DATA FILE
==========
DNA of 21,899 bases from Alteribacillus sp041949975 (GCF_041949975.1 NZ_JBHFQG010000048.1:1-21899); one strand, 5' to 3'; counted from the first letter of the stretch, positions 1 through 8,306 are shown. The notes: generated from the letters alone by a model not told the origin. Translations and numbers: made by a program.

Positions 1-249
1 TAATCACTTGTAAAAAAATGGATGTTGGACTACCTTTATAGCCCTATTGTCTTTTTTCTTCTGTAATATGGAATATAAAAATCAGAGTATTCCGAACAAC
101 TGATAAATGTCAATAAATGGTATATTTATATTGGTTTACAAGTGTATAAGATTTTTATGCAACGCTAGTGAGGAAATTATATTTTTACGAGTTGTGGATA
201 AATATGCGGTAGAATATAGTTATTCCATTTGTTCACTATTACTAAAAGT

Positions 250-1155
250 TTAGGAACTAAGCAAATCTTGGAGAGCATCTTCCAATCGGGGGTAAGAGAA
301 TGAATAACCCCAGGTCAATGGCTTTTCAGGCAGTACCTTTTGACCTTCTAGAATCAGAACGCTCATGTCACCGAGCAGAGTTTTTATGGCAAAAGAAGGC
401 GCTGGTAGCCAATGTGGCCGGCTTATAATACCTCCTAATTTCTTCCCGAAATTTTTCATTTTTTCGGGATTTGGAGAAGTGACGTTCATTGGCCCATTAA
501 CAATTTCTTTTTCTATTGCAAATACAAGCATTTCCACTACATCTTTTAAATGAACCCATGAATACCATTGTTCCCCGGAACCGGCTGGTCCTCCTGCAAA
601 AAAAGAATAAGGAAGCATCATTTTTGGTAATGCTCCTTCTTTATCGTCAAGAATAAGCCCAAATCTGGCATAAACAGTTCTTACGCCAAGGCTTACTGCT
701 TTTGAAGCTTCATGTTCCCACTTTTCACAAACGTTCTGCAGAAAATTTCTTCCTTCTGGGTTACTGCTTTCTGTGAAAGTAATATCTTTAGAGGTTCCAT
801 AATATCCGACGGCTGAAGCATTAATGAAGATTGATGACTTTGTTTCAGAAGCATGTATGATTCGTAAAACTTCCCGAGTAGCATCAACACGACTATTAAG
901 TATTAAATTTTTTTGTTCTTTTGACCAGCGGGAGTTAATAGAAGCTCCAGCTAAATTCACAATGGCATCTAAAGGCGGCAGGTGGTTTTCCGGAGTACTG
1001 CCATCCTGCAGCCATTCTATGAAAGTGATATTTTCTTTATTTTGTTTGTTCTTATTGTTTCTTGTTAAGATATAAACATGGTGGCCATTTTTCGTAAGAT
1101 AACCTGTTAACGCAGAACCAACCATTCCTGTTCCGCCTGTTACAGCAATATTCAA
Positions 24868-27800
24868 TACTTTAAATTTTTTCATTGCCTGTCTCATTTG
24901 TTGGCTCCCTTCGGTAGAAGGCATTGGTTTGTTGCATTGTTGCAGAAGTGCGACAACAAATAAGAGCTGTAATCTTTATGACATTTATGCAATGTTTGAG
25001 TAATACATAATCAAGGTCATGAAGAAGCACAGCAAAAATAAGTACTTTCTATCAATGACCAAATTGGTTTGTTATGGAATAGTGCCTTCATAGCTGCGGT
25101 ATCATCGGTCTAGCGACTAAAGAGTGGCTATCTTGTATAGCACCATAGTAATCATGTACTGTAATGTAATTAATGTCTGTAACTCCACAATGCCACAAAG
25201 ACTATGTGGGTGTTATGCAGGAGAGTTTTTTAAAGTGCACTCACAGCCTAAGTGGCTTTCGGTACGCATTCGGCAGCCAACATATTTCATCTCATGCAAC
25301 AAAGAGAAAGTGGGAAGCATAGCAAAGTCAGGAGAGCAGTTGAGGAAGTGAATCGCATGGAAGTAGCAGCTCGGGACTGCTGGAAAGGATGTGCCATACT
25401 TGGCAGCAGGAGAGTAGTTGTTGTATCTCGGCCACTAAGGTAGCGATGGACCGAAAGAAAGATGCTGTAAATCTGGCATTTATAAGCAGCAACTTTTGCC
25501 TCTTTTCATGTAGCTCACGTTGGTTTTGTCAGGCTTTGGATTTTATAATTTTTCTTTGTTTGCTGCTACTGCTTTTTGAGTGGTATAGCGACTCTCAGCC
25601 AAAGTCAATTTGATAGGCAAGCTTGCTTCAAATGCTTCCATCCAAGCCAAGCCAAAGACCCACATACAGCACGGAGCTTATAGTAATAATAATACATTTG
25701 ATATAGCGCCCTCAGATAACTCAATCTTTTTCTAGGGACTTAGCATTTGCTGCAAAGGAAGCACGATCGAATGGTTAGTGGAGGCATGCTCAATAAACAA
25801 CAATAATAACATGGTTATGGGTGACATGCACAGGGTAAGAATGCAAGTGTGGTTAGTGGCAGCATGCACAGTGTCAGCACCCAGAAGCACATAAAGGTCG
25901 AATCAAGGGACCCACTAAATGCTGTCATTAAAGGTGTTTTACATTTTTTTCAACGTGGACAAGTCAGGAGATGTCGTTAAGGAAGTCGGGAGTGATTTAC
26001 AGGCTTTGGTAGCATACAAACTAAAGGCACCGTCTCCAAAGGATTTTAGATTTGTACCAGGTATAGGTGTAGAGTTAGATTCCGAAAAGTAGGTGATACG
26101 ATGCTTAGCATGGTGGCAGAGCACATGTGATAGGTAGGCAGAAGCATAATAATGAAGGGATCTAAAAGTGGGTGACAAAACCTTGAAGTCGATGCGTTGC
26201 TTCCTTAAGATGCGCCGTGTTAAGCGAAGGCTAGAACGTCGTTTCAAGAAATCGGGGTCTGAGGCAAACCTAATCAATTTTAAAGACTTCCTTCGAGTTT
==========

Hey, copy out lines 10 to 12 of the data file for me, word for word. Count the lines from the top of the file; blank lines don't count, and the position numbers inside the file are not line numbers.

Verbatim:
501 CAATTTCTTTTTCTATTGCAAATACAAGCATTTCCACTACATCTTTTAAATGAACCCATGAATACCATTGTTCCCCGGAACCGGCTGGTCCTCCTGCAAA
601 AAAAGAATAAGGAAGCATCATTTTTGGTAATGCTCCTTCTTTATCGTCAAGAATAAGCCCAAATCTGGCATAAACAGTTCTTACGCCAAGGCTTACTGCT
701 TTTGAAGCTTCATGTTCCCACTTTTCACAAACGTTCTGCAGAAAATTTCTTCCTTCTGGGTTACTGCTTTCTGTGAAAGTAATATCTTTAGAGGTTCCAT